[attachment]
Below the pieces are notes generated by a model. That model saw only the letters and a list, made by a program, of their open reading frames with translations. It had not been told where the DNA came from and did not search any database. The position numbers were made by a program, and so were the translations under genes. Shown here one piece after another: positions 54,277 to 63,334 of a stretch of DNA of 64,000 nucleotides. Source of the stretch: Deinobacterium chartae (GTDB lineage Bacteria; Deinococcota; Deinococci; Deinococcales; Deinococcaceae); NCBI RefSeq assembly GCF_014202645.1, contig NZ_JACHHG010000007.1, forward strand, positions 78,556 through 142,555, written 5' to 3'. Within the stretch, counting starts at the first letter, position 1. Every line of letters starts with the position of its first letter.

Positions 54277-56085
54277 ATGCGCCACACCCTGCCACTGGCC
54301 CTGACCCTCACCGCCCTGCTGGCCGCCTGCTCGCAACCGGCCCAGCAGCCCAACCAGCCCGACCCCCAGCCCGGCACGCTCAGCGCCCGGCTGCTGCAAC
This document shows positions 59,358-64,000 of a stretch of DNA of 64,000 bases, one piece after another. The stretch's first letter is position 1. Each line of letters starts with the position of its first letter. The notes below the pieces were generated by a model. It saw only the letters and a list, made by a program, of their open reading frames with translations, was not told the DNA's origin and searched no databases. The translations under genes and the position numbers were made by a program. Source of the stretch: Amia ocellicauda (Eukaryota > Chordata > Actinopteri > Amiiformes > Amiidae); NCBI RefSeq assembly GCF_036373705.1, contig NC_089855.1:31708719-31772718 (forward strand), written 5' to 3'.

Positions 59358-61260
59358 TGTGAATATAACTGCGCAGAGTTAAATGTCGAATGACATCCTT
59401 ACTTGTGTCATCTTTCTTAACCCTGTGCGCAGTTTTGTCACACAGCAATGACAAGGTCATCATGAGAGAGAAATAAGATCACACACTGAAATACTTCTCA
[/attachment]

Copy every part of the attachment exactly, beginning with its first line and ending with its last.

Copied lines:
Below the pieces are notes generated by a model. That model saw only the letters and a list, made by a program, of their open reading frames with translations. It had not been told where the DNA came from and did not search any database. The position numbers were made by a program, and so were the translations under genes. Shown here one piece after another: positions 54,277 to 63,334 of a stretch of DNA of 64,000 nucleotides. Source of the stretch: Deinobacterium chartae (GTDB lineage Bacteria; Deinococcota; Deinococci; Deinococcales; Deinococcaceae); NCBI RefSeq assembly GCF_014202645.1, contig NZ_JACHHG010000007.1, forward strand, positions 78,556 through 142,555, written 5' to 3'. Within the stretch, counting starts at the first letter, position 1. Every line of letters starts with the position of its first letter.

Positions 54277-56085
54277 ATGCGCCACACCCTGCCACTGGCC
54301 CTGACCCTCACCGCCCTGCTGGCCGCCTGCTCGCAACCGGCCCAGCAGCCCAACCAGCCCGACCCCCAGCCCGGCACGCTCAGCGCCCGGCTGCTGCAAC
This document shows positions 59,358-64,000 of a stretch of DNA of 64,000 bases, one piece after another. The stretch's first letter is position 1. Each line of letters starts with the position of its first letter. The notes below the pieces were generated by a model. It saw only the letters and a list, made by a program, of their open reading frames with translations, was not told the DNA's origin and searched no databases. The translations under genes and the position numbers were made by a program. Source of the stretch: Amia ocellicauda (Eukaryota > Chordata > Actinopteri > Amiiformes > Amiidae); NCBI RefSeq assembly GCF_036373705.1, contig NC_089855.1:31708719-31772718 (forward strand), written 5' to 3'.

Positions 59358-61260
59358 TGTGAATATAACTGCGCAGAGTTAAATGTCGAATGACATCCTT
59401 ACTTGTGTCATCTTTCTTAACCCTGTGCGCAGTTTTGTCACACAGCAATGACAAGGTCATCATGAGAGAGAAATAAGATCACACACTGAAATACTTCTCA